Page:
Postoperative complications in colorectal surgery in relation to preoperative clinical and nutritional state and postoperative nutritional treatment

  • S. Fasth
  • L. Hultén
  • O. Magnusson
  • S. Nordgren
  • I. Warnold
Original Articles


The impact of the pre-operative nutritional and clinical state on post-operative morbidity and mortality is not fully known and the effect of total parenteral nutrition (TPN) on the postoperative complication rate has not been established. We have investigated the effects of postoperative TPN on the complication rate in 92 patients after major colorectal surgery for carcinoma of the large bowel or inflammatory bowel disease in a controlled, randomised study. The complication rate was analysed against seven commonly used nutritional (biochemical and anthropometric) variables and against the diagnosis, clinical inflammatory activity and presence of pre-operative septic complication. Patients were randomly allocated to postoperative TPN or conventional fluid and electrolyte support. The results show no correlation between the complication rate and the nutritional and clinical state of the patients as assessed pre-operatively. The complication rate was not significantly reduced by postoperative TPN. This study indicates that biochemical and anthropometric nutritional variables do not identify patients at risk to develop postoperative complications. The presence of pre-operative complications showed a marginal correlation with postoperative morbidity, in agreement with previous experience. The result of this study obviates the use of TPN in routine postoperative care.


Inflammatory Bowel Disease Postoperative Complication Complication Rate Colorectal Surgery Postoperative Morbidity 
These keywords were added by machine and not by the authors. This process is experimental and the keywords may be updated as the learning algorithm improves.


Unable to display preview. Download preview PDF.

Unable to display preview. Download preview PDF.


  1. 1.
    Studley HO (1936) Percentage of weight loss. A Basic indicator of surgical risk in patients with chronic peptic ulcer. JAMA 106:458–460Google Scholar
  2. 2.
    Mullen JL, Gertner MH, Buzby GP, Goodhart GL, Rosato EF (1979) Implications of malnutrition in the surgical patient. Arch Surg 114:121–125Google Scholar
  3. 3.
    Warnold I, Lundholm K (1984) Clinical significance of preoperative nutritional status in 215 non-cancer patients. Ann Surg 199:299–305Google Scholar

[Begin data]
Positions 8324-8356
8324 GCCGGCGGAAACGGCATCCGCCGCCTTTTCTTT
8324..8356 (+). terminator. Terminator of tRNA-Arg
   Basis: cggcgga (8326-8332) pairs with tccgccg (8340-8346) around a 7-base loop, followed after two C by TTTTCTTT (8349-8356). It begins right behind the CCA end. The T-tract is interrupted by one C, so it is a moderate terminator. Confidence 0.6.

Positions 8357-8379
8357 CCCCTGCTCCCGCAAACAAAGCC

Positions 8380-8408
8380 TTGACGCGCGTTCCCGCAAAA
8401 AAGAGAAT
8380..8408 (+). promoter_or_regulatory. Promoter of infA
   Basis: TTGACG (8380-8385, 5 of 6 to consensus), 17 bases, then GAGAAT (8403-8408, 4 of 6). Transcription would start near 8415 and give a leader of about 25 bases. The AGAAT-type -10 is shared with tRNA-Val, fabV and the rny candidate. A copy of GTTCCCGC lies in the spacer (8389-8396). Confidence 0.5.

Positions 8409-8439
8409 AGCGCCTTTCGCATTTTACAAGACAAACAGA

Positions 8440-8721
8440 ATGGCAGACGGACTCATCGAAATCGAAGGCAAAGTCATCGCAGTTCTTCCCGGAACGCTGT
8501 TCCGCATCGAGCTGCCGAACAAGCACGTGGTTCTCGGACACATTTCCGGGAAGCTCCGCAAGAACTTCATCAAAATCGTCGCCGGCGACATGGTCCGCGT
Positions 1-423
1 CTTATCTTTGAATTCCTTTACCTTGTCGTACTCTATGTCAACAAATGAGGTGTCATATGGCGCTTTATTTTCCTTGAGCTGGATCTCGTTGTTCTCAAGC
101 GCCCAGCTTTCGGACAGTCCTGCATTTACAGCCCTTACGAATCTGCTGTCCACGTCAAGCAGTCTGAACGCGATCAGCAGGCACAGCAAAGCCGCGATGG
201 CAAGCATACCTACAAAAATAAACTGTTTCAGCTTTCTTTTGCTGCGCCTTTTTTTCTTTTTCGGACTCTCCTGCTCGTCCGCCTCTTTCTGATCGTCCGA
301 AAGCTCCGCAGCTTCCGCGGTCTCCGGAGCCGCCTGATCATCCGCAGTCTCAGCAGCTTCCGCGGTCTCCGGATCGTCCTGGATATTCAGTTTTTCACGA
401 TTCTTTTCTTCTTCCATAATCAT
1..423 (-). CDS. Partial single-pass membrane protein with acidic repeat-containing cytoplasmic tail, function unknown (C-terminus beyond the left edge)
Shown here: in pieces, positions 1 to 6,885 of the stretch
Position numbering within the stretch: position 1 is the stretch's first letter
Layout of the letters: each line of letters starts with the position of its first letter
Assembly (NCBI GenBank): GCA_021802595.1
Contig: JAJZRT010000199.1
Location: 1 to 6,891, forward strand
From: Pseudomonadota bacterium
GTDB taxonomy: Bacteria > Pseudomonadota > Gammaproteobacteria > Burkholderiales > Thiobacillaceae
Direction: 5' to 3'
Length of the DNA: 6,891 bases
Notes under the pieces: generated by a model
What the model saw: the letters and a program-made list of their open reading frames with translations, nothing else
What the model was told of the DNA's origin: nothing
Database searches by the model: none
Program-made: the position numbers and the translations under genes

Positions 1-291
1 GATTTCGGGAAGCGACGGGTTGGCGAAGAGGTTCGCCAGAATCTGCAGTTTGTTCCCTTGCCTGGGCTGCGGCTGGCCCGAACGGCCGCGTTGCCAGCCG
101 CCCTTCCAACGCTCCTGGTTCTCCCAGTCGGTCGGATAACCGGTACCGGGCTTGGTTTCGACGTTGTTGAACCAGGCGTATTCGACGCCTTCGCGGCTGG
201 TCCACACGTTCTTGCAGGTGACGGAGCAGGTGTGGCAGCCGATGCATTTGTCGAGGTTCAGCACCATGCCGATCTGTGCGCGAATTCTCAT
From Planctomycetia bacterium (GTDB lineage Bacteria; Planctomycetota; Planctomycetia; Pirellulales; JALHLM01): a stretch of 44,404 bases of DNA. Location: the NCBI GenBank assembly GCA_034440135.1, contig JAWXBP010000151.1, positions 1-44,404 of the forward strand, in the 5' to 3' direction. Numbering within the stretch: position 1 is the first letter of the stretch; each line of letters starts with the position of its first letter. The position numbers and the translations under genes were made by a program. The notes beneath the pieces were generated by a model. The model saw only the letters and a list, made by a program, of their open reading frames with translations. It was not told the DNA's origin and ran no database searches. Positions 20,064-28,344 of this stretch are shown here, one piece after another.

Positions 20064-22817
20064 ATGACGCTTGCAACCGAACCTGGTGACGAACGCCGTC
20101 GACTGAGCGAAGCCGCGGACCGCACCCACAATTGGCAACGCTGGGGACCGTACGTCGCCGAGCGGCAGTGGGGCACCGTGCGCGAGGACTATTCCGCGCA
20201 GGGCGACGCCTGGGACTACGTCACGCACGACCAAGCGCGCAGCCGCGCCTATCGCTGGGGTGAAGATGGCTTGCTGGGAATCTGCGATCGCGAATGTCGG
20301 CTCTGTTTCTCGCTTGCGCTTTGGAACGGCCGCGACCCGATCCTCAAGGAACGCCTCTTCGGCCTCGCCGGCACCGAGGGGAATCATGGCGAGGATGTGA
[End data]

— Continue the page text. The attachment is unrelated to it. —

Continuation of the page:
4. 4.
    Irvin TT, Goligher JC (1973) Aetiology of disruption of intestinal anastomoses. Br J Surg 60:461–464Google Scholar
  5. 5.
    Irvin TT, Hunt TK (1974) Effect of malnutrition on colonic healing. Ann Surg 180:765–772Google Scholar
  6. 6.
    Buzby G, Mullen J, Matthews D, Hobbs C (1980) Prognostic nutritional index in gastrointestinal surgery. Am J Surg 139: 160–167Google Scholar
  7. 7.
    Klidjian AM, Foster KI, Kammerling RM, Cooper A, Karran SJ (1980) Relation of anthropometric and dynamometric variables to serious postoperative complications. Br Med J 281:899–901Google Scholar
  8. 8.
    Ryan JA Jr, Taft DA (1981) Preoperative nutritional assessment does not predict morbidity and mortality in abdominal operations. Surg Forum 31:96–98Google Scholar
  9. 9.
    Detsky A, Baker JP, Mendelson RA, Wolman SL, Wesson DE, Jeejeebhoy KN (1984) Evaluating the accuracy of nutritional assessment techniques applied to hospitalized patients: methodology and comparisons. JPEN 8:153–159Google Scholar
  10. 10.
    Koretz R (1984) What supports nutritional support? Dig Dis Sci 29:577–588Google Scholar
  11. 11.
    Talstad J, Gjone E (1976) The disease activity of ulcerative colitis and Crohn's disease. Scand J Gastroenterol 11:403–408Google Scholar
  12. 12.
    Bruce Å, Andersson M, Arvidsson B, Isaksson B (1980) Body composition. Prediction of normal body potassium, body water and body fat in adults on the basis of body height, body weight and age. Scand J Clin Lab Invest 40:461–473Google Scholar
  13. 13.
    Symreng T (1982) Arm anthropometry in a large reference population and in surgical patien ts. Clin Nutr 1:211–219Google Scholar
  14. 14.
    Siegel S (1956) Nonparametric statistics. Mc Graw-Hill Kogakusha, TokyoGoogle Scholar
  15. 15.
    Higgens CS, Keighley MRB, Allan RN (1981) Impact of preoperative weight loss on postoperative morbidity. J R Soc Med 74:571–573Google Scholar
  16. 16.
    Freeman M, Frankmann C, Bech J, Valdiviero M (1982) Prognostic nutritional factors in lung cancer patients. JPEN 6:122–127Google Scholar
  17. 17.
    Forse AR, Shizgal HM (1980) The assessment of malnutrition. Surgery 88:17–24Google Scholar
  18. 18.